Data Stories: Visualizations that Encourage Investigation
- By Lindsay Stares
- February 15, 2017
Employee Poaching at Tech Industry Leaders
This infographic uses LinkedIn data to show how many employees previously worked for one tech giant and now work for a different one. A few major statistics are highlighted by the author, but if you want more than a cursory overview, you’ll have to pay attention to the colors and do come careful looking.
For example, notice that almost every ring has a wide green band representing a large percentage of employees coming from Microsoft. On the other hand, the light blue for IBM is uneven -- lots of IBM employees move on to certain companies (Microsoft, Intel, HP, Salesforce) but comparatively few end up at online heavyweights such as Twitter, Uber, or AirBnB.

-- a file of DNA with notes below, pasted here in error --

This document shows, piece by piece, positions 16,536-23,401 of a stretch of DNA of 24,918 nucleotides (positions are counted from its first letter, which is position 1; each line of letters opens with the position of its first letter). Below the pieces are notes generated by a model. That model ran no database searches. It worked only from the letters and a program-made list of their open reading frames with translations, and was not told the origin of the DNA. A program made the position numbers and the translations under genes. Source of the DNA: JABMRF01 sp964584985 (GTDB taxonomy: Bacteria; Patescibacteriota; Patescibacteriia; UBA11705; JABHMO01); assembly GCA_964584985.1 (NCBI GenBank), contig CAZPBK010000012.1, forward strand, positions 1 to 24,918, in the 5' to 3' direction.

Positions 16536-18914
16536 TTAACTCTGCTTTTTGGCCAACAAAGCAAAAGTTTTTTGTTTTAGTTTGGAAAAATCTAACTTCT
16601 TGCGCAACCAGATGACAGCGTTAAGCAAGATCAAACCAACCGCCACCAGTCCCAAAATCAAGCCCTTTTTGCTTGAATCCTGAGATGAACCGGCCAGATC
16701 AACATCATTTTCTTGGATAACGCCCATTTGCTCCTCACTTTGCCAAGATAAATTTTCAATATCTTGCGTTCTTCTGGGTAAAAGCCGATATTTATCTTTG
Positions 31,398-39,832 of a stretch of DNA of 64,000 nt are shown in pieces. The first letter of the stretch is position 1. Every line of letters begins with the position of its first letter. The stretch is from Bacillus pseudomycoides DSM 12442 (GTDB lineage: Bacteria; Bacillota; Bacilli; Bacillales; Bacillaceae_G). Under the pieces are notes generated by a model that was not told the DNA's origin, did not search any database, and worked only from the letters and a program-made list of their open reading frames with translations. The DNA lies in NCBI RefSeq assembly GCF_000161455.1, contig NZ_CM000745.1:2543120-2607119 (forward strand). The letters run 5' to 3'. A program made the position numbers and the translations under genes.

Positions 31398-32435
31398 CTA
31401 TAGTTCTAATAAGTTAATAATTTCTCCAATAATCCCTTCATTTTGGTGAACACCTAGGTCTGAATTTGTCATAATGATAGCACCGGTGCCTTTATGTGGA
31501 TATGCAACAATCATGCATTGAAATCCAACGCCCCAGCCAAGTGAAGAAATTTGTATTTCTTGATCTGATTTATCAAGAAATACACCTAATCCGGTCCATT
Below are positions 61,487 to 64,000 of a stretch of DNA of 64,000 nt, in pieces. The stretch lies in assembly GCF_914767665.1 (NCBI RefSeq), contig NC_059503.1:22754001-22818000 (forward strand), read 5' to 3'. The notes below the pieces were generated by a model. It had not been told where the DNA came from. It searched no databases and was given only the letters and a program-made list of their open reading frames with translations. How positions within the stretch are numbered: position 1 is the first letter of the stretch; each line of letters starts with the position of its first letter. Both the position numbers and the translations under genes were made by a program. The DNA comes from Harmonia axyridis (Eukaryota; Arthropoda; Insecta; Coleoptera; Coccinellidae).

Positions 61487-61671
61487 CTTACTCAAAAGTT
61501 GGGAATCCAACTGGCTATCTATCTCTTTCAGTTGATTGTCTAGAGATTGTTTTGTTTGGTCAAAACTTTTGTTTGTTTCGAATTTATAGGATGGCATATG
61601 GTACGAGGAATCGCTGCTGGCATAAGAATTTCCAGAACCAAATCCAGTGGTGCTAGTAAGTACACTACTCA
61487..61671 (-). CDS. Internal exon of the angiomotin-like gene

A Deep Dive into Business Connections
This complex visualization allows viewers to explore President Trump’s business, monetary, and political connections. As Wired points out, it’s presented without commentary on purpose; the point is to allow viewers to investigate by clicking through connections to see what they find.
Movie Formulas and Outliers
On a lighter topic, Information is Beautiful presents this chart of recent movie statistics. The default plots critical response against how much of the budget the movie made back, but you can change what the axes represent, how the movies are color-coded, which year is shown, etc.
Does the opening weekend gross correlate to the critical response, the audience response, the budget, or none of these? What about the foreign box office totals? There are dozens of ways to explore this data set.
Lindsay Stares is a production editor at TDWI. You can contact her at email@example.com.